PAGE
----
Friday, December 26, 2008

Legislators and Outcomes Are Not as Intended

Steve Gilbert posted on the Sweetness and Light Blog (26 December), "What Has Been Obama’s Plan All Along?" HERE:

It should come as no surprise, then, that we have a tendency to take our free-market system as a given, to assume that it flows naturally from the laws of supply and demand and Adam Smith’s invisible hand. And from this assumption, it’s not much of a leap to assume that any government intrusion into the magical workings of the market— whether through taxation, regulation, lawsuits, tariffs, labor protections, or spending on entitlements—necessarily undermines private enterprise and inhibits economic growth. The bankruptcy of communism and socialism as alternative means of economic organization has only reinforced this assumption. In our standard economics textbooks and in our modern political debates, laissez-faire is the default rule; anyone who would challenge it swims against the prevailing tide.

It’s useful to remind ourselves, then, that our free-market system is the result neither of natural law nor of divine providence. Rather, it emerged through a painful process of trial and error, a series of difficult choices between efficiency and fairness, stability and change. And although the benefits of our free-market system have mostly derived from the individual efforts of generations of men and women pursuing their own vision of happiness, in each and every period of great economic upheaval and transition we’ve depended on government action to open up opportunity, encourage competition, and make the market work better

I pass over the subject of the post about Obama; it is not relevant to my comments on the above two extracted paragraphs and I do not comment onm politcs in other countries.

The political economy summed in the extracts is only the media’s version of Adam Smith, who never linked his chapters on supply and “effectual demand” to anything to do with the metaphor of “an invisible hand” (only mentioned once throughout Wealth Of Nations). Nor was Adam Smith linked to ‘laissez-faire’ in his lifetime; he never used the words and, if anything, considered those who used them, such as the French Physiocrats in the 1760s, were too extreme in their ambitions for commercial economies.

Adam Smith never flinched from swimming “against the prevailing tide” (neither does Lost Legacy on these matters.) Hence , I am pleased that the first sentence of paragraph two, “It’s useful to remind ourselves, then, that our free-market system is the result neither of natural law nor of divine providence”, is so clear and unequivocal.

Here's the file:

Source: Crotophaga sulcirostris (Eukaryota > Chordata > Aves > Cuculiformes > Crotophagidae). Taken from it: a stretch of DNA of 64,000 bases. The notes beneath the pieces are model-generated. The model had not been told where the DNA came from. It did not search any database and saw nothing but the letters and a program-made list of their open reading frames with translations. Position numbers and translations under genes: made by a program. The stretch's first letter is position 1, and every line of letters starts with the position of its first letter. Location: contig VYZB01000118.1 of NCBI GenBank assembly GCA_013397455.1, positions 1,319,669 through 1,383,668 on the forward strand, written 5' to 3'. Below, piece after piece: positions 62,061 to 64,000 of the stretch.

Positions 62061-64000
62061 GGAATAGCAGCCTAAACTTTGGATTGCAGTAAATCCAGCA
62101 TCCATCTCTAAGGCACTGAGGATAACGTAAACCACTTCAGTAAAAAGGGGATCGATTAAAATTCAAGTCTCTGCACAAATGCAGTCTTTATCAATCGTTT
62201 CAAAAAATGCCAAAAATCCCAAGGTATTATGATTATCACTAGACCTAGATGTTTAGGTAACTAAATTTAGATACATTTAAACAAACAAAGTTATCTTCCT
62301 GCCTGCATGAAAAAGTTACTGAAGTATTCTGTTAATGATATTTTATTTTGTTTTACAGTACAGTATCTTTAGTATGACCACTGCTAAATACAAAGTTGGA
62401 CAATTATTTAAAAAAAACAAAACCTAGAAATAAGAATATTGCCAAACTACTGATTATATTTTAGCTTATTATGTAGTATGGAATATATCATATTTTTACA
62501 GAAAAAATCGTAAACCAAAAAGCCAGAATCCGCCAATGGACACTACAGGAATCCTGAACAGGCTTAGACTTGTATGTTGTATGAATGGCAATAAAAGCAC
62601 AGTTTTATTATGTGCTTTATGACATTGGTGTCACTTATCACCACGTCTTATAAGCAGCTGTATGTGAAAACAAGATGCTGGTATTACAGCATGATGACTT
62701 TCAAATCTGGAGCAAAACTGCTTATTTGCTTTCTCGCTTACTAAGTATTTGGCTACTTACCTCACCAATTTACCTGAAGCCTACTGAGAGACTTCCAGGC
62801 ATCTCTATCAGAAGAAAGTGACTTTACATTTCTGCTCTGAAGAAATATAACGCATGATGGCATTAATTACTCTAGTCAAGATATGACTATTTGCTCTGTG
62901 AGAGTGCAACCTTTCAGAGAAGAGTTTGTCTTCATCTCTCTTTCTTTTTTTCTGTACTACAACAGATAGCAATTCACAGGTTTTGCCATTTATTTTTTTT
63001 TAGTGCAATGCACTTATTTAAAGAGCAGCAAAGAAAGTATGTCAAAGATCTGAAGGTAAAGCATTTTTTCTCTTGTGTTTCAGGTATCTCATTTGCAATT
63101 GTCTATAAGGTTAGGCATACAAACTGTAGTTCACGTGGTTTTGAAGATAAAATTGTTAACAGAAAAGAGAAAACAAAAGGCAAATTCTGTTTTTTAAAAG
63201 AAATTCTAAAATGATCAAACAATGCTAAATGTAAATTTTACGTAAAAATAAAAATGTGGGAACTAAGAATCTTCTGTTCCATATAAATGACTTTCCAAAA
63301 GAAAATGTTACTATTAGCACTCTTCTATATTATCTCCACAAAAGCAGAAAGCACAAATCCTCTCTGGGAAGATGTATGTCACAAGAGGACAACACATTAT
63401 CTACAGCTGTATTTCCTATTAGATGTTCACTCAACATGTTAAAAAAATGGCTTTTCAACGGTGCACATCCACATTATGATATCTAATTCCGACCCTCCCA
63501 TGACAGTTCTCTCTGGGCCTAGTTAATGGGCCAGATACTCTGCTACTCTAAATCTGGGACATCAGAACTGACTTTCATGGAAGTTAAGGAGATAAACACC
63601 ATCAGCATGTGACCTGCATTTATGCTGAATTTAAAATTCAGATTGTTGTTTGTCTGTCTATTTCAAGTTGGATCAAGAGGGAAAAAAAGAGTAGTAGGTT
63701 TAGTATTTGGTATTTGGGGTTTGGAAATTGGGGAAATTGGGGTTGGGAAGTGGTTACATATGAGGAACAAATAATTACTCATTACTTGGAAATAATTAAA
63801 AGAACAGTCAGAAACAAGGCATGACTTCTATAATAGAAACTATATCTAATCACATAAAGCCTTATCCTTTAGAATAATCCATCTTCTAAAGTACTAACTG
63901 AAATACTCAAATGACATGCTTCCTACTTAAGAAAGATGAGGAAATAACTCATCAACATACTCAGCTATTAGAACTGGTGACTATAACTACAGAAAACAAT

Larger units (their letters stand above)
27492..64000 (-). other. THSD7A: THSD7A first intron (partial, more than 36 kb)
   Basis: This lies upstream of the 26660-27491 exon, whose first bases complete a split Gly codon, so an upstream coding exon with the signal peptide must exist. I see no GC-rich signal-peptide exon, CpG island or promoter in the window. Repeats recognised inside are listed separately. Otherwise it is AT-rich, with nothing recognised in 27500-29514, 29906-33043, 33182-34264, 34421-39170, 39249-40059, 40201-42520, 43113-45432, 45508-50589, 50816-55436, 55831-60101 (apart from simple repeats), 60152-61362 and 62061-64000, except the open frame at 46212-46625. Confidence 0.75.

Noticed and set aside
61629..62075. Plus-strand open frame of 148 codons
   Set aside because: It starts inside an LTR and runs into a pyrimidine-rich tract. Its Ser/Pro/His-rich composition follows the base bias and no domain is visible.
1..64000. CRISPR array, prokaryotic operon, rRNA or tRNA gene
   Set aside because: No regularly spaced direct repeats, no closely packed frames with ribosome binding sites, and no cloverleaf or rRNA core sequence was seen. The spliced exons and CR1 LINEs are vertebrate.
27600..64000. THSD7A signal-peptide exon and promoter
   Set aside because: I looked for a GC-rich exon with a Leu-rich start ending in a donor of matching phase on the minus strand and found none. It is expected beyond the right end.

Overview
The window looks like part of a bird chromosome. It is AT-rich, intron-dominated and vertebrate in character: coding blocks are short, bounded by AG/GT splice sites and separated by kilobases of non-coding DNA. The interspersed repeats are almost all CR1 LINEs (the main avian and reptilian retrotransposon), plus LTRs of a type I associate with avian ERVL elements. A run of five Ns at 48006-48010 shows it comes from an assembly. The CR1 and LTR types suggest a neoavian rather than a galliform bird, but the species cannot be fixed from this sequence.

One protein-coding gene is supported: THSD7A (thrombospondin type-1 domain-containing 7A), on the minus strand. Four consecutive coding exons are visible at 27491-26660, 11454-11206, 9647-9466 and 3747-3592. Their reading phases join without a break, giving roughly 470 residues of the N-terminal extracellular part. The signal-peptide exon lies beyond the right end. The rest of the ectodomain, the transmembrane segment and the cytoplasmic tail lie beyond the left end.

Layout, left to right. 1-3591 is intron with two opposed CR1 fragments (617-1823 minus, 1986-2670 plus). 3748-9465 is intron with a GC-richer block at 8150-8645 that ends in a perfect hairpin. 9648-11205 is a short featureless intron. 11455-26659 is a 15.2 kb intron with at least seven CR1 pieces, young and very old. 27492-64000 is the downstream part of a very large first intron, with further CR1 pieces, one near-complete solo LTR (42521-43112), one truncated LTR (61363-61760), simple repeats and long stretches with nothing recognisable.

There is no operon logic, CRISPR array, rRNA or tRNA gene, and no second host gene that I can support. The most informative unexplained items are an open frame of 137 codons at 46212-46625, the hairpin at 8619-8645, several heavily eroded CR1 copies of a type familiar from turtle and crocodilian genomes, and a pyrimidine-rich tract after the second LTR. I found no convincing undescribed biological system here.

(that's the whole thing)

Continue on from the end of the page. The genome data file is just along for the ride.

Why? Because the advocates of myths about Adam Smith and laissez-faire and invisible hands, quite often go on the link him to “the magical workings of the market”, a wholly superstitious assertion.

Markets did emerge “through a painful process of trial and error” but not via “a series of difficult choices between efficiency and fairness, stability and change”.

True, individuals may have made choices, but wholly without any ‘system’ of ‘equity, fairness, stability, and change’ in mind. All those sorts of assertions are a post-event reconstruction by ideologues.

As is the idea that “government action” opened up “opportunity”, encouraged “competition”, and made “the market work better”, which is so contrary to historical fact as to be breathtaking.

Elizabethan governments certainly intervened with 'good' intentions – to increase the pace of commercial changes in 16th century – but in almost (I may have missed some) every case the result of their legislative interventions (The Statute of Apprenticeships – for ‘quality’; the town Guilds – to ensure regular supplies of produce to consumers; and the Settlement Acts – to curb local burdens from beggars and ‘welfare’ scroungers) was the opposite and unexpected because they removed competition and didn’t increase it; the Guilds restricted competition and raised monopoly prices; and instead of settling people these laws prevented it.

Legislative intentions are processed by people and people have interests that can and do work against the intentions of the legislators, giving the legislators the benefit of the doubt for the sake of the argument (I reserve judgment on the intentions of those who influence them).

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